I came across an op-ed piece yesterday that discussed New York Mayor Michael Bloomberg’s proposal to limit the size of sodas available to New Yorkers in various establishments. I particularly enjoyed the line “your right to harm yourself stops when I have to pay for it.” I know seat belts and bike helmets weren’t well received when first proposed, but whether soda is regulated and to what extent is timely considering the massive impact our diet choices are having on healthcare costs. There are a few books that help highlight the dark side of the food fight we face every day and can help us battle that expanding waistline.
Anyone interested in the mind/food connection must begin with Brian Wansink’s brilliant Mindless Eating. Using studies; most of which he performed, Wansink expertly tells how our minds continue to deceive us when it comes to food and how very smart companies exploit these tendencies to our detriment and their profits. I’m a firm believer in personal responsibility, but to see the ingenious ways our brain can deceive us (and be taken advantage of) when it comes to food and over-consumption is eye-opening.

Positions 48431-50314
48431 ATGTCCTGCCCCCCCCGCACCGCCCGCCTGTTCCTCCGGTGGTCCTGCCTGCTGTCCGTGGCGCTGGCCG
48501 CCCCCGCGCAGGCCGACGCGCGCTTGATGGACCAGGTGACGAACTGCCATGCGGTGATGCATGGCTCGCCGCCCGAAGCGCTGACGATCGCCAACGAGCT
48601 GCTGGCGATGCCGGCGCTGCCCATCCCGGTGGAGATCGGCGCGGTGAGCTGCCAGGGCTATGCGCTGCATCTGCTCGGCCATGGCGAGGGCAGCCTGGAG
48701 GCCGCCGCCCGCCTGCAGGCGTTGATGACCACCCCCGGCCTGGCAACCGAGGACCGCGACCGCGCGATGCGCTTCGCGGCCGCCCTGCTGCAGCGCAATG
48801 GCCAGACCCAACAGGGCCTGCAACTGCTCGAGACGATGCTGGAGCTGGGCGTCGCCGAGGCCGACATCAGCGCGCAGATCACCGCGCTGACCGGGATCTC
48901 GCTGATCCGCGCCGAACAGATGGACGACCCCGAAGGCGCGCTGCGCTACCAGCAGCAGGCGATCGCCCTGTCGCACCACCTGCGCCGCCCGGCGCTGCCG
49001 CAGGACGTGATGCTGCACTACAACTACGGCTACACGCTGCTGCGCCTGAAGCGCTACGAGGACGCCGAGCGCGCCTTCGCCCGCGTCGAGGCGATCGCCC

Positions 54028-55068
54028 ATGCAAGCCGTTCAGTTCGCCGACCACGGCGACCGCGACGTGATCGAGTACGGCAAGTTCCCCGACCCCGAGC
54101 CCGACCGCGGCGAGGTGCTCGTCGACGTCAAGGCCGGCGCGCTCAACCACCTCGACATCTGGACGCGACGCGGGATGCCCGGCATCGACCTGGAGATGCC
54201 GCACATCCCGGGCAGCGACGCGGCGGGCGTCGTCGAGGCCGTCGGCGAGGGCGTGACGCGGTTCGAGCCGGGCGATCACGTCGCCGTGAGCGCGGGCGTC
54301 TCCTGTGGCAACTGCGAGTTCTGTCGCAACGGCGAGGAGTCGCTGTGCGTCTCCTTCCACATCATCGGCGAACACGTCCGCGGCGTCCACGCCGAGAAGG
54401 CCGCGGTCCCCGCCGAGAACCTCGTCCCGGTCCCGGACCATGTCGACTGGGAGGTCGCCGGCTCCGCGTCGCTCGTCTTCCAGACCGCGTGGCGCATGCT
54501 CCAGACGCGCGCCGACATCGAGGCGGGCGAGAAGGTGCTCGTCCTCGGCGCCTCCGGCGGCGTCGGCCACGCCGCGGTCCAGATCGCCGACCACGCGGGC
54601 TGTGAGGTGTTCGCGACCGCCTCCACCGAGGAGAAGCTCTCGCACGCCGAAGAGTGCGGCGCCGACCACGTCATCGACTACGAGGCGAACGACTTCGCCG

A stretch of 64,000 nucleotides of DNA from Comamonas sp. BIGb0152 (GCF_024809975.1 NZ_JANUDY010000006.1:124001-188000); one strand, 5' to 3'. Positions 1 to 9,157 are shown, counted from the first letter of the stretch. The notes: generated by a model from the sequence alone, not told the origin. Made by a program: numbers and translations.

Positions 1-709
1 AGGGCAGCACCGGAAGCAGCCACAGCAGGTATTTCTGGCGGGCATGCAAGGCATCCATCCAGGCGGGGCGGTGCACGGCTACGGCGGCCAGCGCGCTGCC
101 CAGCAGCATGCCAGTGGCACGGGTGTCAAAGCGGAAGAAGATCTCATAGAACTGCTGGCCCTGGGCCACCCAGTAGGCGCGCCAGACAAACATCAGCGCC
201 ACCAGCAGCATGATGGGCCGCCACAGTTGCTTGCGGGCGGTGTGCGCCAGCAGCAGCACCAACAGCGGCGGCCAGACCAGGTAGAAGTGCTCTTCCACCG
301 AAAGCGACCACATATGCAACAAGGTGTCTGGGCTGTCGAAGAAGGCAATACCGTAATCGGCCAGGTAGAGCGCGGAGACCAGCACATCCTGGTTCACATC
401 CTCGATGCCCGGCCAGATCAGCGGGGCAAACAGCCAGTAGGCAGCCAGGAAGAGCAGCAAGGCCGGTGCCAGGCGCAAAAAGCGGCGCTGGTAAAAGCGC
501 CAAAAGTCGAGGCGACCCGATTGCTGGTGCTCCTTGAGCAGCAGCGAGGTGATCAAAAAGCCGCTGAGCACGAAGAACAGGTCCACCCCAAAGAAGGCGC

Next I would recommend Jonathan Safran Foer’s Eating Animals. I’m a card-carrying carnivore, but I learned long ago that some deep insights can come from studying ideas foreign to your standard beliefs and habits. Foer examined his own beliefs after the birth of his child and after an exhaustive foray into the food production business and some clear meditative examination he could not in good conscience continue eating meat. To read his persuasive argument may not change your mind, but it will make you see that next steak in front of you in a whole new light.
Lastly, for the lowdown on fat, sugar and salt and how the food industry uses every trick in the book to get us to stuff our already overstuffed faces try David A. Kessler’s The End of Overeating. Not as revelatory as Mindless Eating or as eloquent as Eating Animals, Kessler still does a fine job of showing the direct linkage between our primitive urges (eat all you can cave man because you don’t know when you will eat again!) and the modern-day science and nuance food companies use to get us to eat, eat, eat and then eat some more.
Reading a book may not keep us from turning in to our favorite fast food joint and experiencing all those great emotions that have stuck with us since childhood, but any insight into the complex process that is playing out in our brain without us even realizing it when it comes to food (and soda) may lead to some tricks of our own when fighting the good food fight.
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